Understanding the Middle East's passion for pomegranates
It is a familiar scene in many Middle Eastern households: hands dripping in blood-red juice after peeling and opening a ripe pomegranate; seeds, like gemstones, offering pockets of a sweet-sourness, piled into a bowl and then eaten by the spoonful - a single seed is never quite satisfying enough.
The pomegranate is not only rich in flavour, but also in cultural history. Some religious historians claim it was the forbidden fruit that tempted Adam and Eve into the Garden of Eden, and not the apple - its Latin name, punica granatum, means grainy or seeded apple.
Its earthly story begins right at the start of recorded civilisation, with the fruit being one of the earliest cultivated by humans.
A relative of the plant can also be found in Yemen's south-easterly island of Socotra, a place with its own unique biodiversity.
represented fertility and the cycle of rebirth, a belief shared by their Greek and Egyptian contemporaries - with pomegranate-shaped vases found in Tutankhamun's tomb.Symbolism and rituals developed around the fruit that persist to this day, with the ancient Persians holding that its seeds
In parts of modern-day Greece and Turkey, it's still tradition for a new bride to throw full pomegranates through the door of her new home - with the scattered seeds representing the number of children the newlyweds will be blessed with.
The Akkadians of Mesopotamia also equated the crimson-red arils of the fruit with fecundity and would offer the fruits to statues of Ishtar, the goddess of love, reproduction, and fertility.
For the Babylonians, the flowering fruit was revered and said to have featured prominently in the Hanging Gardens of Babylon, one of the Seven Wonders of the Ancient World, as designated by the Greeks.
The pomegranate's modern-day status as an anti-ageing superfood may not be far-fetched, as once the fruit also represented eternal life.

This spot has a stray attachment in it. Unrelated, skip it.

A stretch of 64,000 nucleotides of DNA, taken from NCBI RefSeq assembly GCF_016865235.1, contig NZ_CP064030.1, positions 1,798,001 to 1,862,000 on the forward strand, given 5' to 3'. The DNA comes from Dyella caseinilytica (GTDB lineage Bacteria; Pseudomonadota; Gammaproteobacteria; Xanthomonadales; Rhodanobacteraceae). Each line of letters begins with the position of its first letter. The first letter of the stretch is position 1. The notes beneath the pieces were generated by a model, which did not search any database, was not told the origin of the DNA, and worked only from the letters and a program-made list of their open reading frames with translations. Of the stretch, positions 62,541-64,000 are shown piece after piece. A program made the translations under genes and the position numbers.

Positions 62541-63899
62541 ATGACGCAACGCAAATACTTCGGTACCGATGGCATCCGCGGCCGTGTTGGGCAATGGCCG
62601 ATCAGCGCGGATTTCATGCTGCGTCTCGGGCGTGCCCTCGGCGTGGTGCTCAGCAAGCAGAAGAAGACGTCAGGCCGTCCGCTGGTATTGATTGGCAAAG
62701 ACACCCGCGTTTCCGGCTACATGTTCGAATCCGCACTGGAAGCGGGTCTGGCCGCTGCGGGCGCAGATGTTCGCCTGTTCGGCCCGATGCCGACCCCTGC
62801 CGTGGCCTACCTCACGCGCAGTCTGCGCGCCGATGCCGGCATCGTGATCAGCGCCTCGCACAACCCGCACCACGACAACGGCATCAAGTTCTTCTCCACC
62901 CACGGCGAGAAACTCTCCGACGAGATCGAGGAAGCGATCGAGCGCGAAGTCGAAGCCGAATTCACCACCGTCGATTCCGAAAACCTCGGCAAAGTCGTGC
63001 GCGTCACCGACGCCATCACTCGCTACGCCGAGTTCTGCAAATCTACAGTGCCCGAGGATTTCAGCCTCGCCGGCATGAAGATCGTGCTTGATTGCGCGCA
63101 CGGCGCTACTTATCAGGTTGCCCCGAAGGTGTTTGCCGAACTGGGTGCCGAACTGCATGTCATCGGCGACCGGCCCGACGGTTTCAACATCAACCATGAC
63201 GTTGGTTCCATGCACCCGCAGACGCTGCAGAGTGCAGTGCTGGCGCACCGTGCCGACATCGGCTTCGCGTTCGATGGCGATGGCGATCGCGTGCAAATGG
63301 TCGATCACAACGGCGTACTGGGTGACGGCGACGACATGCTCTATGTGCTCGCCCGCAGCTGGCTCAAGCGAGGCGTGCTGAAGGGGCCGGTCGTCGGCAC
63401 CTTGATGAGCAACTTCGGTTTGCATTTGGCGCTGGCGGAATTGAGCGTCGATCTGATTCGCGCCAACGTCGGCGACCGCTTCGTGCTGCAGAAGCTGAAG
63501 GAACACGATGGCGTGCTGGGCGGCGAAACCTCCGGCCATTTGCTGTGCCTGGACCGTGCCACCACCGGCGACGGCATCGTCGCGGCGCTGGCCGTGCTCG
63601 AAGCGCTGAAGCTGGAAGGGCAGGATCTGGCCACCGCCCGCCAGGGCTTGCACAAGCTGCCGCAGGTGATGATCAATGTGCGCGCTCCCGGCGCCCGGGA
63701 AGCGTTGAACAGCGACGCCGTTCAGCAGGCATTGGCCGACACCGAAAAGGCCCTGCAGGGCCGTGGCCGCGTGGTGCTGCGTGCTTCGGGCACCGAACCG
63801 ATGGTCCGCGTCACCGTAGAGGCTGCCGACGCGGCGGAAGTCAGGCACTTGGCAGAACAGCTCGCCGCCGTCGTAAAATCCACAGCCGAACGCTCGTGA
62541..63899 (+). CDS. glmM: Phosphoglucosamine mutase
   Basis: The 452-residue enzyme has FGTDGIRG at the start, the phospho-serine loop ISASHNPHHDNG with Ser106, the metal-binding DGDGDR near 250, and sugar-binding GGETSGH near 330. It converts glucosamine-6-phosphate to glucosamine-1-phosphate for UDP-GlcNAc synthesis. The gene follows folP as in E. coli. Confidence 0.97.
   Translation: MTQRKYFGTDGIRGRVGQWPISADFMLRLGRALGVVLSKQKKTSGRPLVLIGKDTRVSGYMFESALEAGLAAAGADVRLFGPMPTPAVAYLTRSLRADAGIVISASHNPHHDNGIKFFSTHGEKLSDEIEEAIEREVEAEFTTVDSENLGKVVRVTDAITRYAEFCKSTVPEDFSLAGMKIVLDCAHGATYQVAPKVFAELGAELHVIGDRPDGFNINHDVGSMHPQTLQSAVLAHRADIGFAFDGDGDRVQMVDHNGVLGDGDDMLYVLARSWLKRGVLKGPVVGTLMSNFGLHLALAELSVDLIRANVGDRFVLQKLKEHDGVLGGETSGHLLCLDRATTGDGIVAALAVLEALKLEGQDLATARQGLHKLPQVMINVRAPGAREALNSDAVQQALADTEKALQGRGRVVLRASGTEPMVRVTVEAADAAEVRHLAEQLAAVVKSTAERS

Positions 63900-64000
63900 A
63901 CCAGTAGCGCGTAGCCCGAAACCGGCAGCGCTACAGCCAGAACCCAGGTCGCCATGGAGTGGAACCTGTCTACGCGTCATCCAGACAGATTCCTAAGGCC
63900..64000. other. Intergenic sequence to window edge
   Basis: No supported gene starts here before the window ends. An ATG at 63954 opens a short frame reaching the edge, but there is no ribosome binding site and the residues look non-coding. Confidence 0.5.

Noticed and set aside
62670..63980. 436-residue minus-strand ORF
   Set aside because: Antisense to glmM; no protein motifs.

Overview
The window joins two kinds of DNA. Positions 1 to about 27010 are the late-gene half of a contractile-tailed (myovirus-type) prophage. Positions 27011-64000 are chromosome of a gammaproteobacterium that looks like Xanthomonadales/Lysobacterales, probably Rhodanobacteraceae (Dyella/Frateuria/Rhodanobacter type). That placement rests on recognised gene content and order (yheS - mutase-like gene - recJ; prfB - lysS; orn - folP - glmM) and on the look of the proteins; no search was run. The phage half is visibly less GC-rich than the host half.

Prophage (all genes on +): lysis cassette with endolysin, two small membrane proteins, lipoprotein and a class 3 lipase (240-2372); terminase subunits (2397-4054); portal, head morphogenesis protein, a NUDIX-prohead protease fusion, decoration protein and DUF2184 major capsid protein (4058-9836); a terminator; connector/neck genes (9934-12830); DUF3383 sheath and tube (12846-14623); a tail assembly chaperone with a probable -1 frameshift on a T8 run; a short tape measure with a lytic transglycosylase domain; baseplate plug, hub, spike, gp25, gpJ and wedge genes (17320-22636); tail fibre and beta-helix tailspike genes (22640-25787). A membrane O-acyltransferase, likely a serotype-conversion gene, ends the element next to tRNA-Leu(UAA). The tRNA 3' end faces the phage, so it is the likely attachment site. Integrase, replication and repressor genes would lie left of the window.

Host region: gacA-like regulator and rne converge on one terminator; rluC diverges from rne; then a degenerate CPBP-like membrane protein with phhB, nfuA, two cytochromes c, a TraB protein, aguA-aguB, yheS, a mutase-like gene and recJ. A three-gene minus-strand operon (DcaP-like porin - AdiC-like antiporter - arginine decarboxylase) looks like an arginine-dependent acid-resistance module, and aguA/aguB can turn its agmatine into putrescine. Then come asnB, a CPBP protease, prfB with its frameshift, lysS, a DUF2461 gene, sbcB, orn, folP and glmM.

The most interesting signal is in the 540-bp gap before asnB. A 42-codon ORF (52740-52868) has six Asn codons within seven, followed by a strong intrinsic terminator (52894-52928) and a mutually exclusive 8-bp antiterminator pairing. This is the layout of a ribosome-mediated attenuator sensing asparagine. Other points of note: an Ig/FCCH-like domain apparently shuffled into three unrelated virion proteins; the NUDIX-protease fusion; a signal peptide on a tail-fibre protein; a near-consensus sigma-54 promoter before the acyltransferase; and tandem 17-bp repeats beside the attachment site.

The Persian King Xerxes, who ruled in the fifth century BCE, is said to have fielded an army of warriors holding spears topped with pomegranates made of silver and gold instead of sharpened blades, as a symbol of strength and immortality against the Greeks.
First cultivated in the orchards of Yazd in central Iran, also the home of Zoroastrianism, which makes ample use of the fruit in its rituals and rites.
The pomegranate is still used in the region today in coming-of-age ceremonies known as "navjote", which requires the person being inducted, to chew on a pomegranate leaf to benefit from its medicinal properties and links to a long life, after taking a purification bath.
Traditionally sips of the fruit's juice would be given to those at death’s door in the hope that it would heal them and prolong life, and a few seeds from the fruit would also be placed in the mouth of someone who had already died.
This particular ritual was also performed by the Sumerians, who lived in neighbouring Mesopotamia and considered the seeds to be sacred. By offering them to the deceased, they believed the person who had died would become immortal.
This appears to have been a recurrent theme in the ancient world. A wooden box in the shape of a pomegranate was discovered during an archaeological dig in a Hyksos tomb in Jericho, home to one of the world’s first cities. Inside the box were carbonised pomegranate seeds dating back to 3000 BCE, possibly intended for the deceased to carry with them into the next life.
In the wreckage of the Uluburun shipwreck, dated to 14th century BCE and located off the coast of modern Turkey, archaeologists found pomegranate seeds and skin, along with ivory and ostrich eggs and other items that indicated wealth, suggesting the fruit, now a staple of the Middle Eastern palate, may at one point have been enjoyed by a select few.
In Greek mythology, the plant is also called "the fruit of the dead" and is said to be grown from the blood of Adonis. But the fruit here appears to to transcend the worlds of the living and the dead and was most famously offered to Persephone by Hades.